Have you ever stopped to sit down and think, “What kind of music am I going to put into my game?” If you haven’t, you really should. Sit down and think about classic games, games that have withstood the test of time and will remain memorable for years to come. What are you imagining? If you’re anything like me, you’re seeing their vibrant landscapes, feeling the excitement of their challenges, and naturally, hearing the sounds of their worlds. If you want your game to truly shine, you can’t overlook music and audio.
This has made it challenging for us at the Black Shell Media blog to be able to write about such a topic. Our team is comprised of many colorful and interesting people. We have designers, games journalists, artists, developers, and even a photographer. However, we don’t have any audio guys. Because of this I got in contact with a good friend of mine and professional composer, Jabari Alii, to speak with us today about how you go about creating an awesome soundtrack your fans will never forget.
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So Jabari, Every story has a beginning and it is always interesting to learn the humble starts where the giants in the industry we see today have come from! Tell me, how did you make the jump into videogame composing?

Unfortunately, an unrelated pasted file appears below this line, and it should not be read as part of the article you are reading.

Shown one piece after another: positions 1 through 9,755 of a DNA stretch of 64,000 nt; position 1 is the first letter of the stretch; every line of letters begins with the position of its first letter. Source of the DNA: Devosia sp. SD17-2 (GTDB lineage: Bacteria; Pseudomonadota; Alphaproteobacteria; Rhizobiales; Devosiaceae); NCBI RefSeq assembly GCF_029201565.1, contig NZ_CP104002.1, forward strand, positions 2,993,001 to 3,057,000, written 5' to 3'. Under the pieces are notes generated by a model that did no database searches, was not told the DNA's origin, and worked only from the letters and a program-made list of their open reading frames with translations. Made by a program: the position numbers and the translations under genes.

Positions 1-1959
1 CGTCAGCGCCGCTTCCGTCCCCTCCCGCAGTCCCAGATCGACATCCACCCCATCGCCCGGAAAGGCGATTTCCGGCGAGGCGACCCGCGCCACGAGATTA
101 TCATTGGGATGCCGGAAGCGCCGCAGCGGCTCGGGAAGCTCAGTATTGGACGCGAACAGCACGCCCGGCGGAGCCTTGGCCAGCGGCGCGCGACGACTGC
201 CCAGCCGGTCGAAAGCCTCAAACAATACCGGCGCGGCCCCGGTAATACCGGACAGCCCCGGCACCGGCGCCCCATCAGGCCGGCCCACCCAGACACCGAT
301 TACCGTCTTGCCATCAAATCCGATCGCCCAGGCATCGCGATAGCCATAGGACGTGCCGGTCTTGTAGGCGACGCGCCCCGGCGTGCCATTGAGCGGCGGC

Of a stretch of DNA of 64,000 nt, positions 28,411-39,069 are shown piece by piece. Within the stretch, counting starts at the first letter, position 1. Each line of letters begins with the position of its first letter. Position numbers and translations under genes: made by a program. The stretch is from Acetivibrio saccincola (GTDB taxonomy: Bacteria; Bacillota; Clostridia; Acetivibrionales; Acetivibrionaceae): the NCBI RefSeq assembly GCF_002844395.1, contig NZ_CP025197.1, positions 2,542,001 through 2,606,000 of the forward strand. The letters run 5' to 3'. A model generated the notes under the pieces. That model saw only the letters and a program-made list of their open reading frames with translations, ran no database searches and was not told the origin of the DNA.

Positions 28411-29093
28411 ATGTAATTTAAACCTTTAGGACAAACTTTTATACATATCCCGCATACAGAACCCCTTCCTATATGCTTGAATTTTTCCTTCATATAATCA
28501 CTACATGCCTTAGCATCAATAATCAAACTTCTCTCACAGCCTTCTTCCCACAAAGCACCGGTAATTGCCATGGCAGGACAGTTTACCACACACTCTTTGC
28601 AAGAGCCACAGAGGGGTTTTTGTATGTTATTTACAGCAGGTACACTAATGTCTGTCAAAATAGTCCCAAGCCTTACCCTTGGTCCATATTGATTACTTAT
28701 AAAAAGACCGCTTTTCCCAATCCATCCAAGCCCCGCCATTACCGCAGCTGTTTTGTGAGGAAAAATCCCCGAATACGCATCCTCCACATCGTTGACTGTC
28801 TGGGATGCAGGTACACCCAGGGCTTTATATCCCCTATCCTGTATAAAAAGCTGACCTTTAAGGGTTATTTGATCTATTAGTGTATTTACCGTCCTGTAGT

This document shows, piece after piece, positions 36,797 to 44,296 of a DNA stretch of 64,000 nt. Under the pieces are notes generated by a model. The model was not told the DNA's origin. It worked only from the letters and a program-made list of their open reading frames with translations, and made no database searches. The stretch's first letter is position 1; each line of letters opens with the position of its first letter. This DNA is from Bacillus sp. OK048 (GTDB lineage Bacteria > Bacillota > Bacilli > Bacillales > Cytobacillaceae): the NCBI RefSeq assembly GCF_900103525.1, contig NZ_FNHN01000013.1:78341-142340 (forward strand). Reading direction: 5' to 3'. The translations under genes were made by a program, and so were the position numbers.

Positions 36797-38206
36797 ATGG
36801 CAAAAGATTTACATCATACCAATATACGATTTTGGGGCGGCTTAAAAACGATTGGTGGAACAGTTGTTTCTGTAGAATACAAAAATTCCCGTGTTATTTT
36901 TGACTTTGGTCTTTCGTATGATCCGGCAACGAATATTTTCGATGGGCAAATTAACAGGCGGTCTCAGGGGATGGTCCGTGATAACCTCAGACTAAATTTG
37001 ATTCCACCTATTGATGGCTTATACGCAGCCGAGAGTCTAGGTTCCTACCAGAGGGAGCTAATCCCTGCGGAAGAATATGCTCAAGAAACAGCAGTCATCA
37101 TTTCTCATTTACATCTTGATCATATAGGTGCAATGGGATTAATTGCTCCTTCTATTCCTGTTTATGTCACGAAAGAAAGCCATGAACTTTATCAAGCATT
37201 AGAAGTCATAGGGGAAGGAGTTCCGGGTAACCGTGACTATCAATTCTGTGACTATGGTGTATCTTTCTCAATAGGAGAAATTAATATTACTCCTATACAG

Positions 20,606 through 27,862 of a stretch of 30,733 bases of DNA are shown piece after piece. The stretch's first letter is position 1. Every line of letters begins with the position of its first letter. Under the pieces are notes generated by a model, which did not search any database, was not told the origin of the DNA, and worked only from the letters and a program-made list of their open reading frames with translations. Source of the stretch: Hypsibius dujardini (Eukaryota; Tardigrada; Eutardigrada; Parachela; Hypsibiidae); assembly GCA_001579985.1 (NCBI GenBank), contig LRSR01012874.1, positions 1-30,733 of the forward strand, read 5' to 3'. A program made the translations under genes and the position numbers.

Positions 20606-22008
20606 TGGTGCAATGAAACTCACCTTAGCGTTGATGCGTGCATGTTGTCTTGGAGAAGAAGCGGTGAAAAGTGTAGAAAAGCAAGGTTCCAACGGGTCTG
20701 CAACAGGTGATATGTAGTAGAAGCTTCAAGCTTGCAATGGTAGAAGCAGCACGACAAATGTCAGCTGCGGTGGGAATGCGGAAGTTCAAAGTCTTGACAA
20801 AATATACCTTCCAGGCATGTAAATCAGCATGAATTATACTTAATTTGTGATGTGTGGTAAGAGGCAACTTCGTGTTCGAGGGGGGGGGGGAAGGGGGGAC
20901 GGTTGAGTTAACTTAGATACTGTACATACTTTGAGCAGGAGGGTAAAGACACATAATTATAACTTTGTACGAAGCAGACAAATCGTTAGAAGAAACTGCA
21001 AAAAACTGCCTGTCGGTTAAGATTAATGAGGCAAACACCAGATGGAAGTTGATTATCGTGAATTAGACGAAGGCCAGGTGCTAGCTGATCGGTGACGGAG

I’ve always been an avid gamer and a dedicated musician, so this has been a very natural, professional progression. I can still remember those classic melodies from playing Legend of Zelda on Gameboy back in the 90s. This was back when I was just a kid playing jazz piano. Even then I knew I wanted to work with games, I just wasn’t sure how best to approach it. Fast forward twenty years and I was playing classical piano gigs as well as working as a freelance producer and engineer. However on my off time I would play League of Legends and admire the score. I thought to myself, “I’d love to make this kind of music.” Along the way I learned a lot about what makes a great game, and just how big a role music plays in that process. I was able to attain an ear for all the little details, not just because I’m a musician, but also because I’m a gamer. I love game music. I listen to Nobuo Uematsu (Final Fantasy) and Yasunori Mitsuda (Chrono Trigger) the same way someone else might listen to Rihanna and Drake.
But it wasn’t until a year ago that I took that leap from gamer to professional composer. I had just released my classical piano album Prelude To Everything, and while shooting a promo video for the CD, I worked heavily with a violinist named Somin Lim. This reignited my taste and passion for cinematic and orchestral score, so I decided to give it a shot. I studied the music, invested in a couple VSTs, and started composing. I loved it! I was really having a lot of fun, and the music seemed to be pretty good. But I wasn’t sure if I was good enough to get serious until I met a composer named David Earl. David is a great game composer who has worked on a ton of noteworthy projects, his most recent being Headlander by Double Fine. He took me under his wing, gave me some great feedback on my music and introduced me to a few people in the industry. The positive feedback from people who were already in the industry combined with my love for videogames and my appreciation for the music turned my spark into a fire. I haven’t looked back since.
Since you do contract work for game developers looking to outsource their music, it’s always important to be able to show what you can bring to the table. What projects have you worked on in the past and why should people come to you specifically?